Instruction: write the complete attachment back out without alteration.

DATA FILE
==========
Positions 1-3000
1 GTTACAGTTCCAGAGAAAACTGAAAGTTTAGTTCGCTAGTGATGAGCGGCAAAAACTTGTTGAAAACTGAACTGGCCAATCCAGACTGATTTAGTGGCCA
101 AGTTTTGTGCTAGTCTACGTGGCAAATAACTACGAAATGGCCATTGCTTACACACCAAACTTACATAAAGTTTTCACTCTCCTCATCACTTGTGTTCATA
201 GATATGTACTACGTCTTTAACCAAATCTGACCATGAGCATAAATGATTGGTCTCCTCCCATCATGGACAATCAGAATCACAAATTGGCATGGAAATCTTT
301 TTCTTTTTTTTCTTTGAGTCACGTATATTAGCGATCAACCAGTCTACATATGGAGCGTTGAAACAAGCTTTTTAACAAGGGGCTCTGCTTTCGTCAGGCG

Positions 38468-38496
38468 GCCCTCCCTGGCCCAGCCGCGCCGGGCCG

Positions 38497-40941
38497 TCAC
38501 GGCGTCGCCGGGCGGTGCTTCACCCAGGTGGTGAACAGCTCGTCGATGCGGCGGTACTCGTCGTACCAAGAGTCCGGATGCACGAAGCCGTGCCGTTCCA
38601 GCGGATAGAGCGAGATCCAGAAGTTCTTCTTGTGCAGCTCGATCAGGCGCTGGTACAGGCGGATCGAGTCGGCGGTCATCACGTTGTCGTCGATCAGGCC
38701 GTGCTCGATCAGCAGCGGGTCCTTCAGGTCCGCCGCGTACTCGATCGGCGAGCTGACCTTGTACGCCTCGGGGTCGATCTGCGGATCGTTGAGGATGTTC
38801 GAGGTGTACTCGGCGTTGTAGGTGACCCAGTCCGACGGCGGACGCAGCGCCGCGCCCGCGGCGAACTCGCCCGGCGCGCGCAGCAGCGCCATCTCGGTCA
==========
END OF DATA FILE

Positions 1-3000
1 GTTACAGTTCCAGAGAAAACTGAAAGTTTAGTTCGCTAGTGATGAGCGGCAAAAACTTGTTGAAAACTGAACTGGCCAATCCAGACTGATTTAGTGGCCA
101 AGTTTTGTGCTAGTCTACGTGGCAAATAACTACGAAATGGCCATTGCTTACACACCAAACTTACATAAAGTTTTCACTCTCCTCATCACTTGTGTTCATA
201 GATATGTACTACGTCTTTAACCAAATCTGACCATGAGCATAAATGATTGGTCTCCTCCCATCATGGACAATCAGAATCACAAATTGGCATGGAAATCTTT
301 TTCTTTTTTTTCTTTGAGTCACGTATATTAGCGATCAACCAGTCTACATATGGAGCGTTGAAACAAGCTTTTTAACAAGGGGCTCTGCTTTCGTCAGGCG

Positions 38468-38496
38468 GCCCTCCCTGGCCCAGCCGCGCCGGGCCG

Positions 38497-40941
38497 TCAC
38501 GGCGTCGCCGGGCGGTGCTTCACCCAGGTGGTGAACAGCTCGTCGATGCGGCGGTACTCGTCGTACCAAGAGTCCGGATGCACGAAGCCGTGCCGTTCCA
38601 GCGGATAGAGCGAGATCCAGAAGTTCTTCTTGTGCAGCTCGATCAGGCGCTGGTACAGGCGGATCGAGTCGGCGGTCATCACGTTGTCGTCGATCAGGCC
38701 GTGCTCGATCAGCAGCGGGTCCTTCAGGTCCGCCGCGTACTCGATCGGCGAGCTGACCTTGTACGCCTCGGGGTCGATCTGCGGATCGTTGAGGATGTTC
38801 GAGGTGTACTCGGCGTTGTAGGTGACCCAGTCCGACGGCGGACGCAGCGCCGCGCCCGCGGCGAACTCGCCCGGCGCGCGCAGCAGCGCCATCTCGGTCA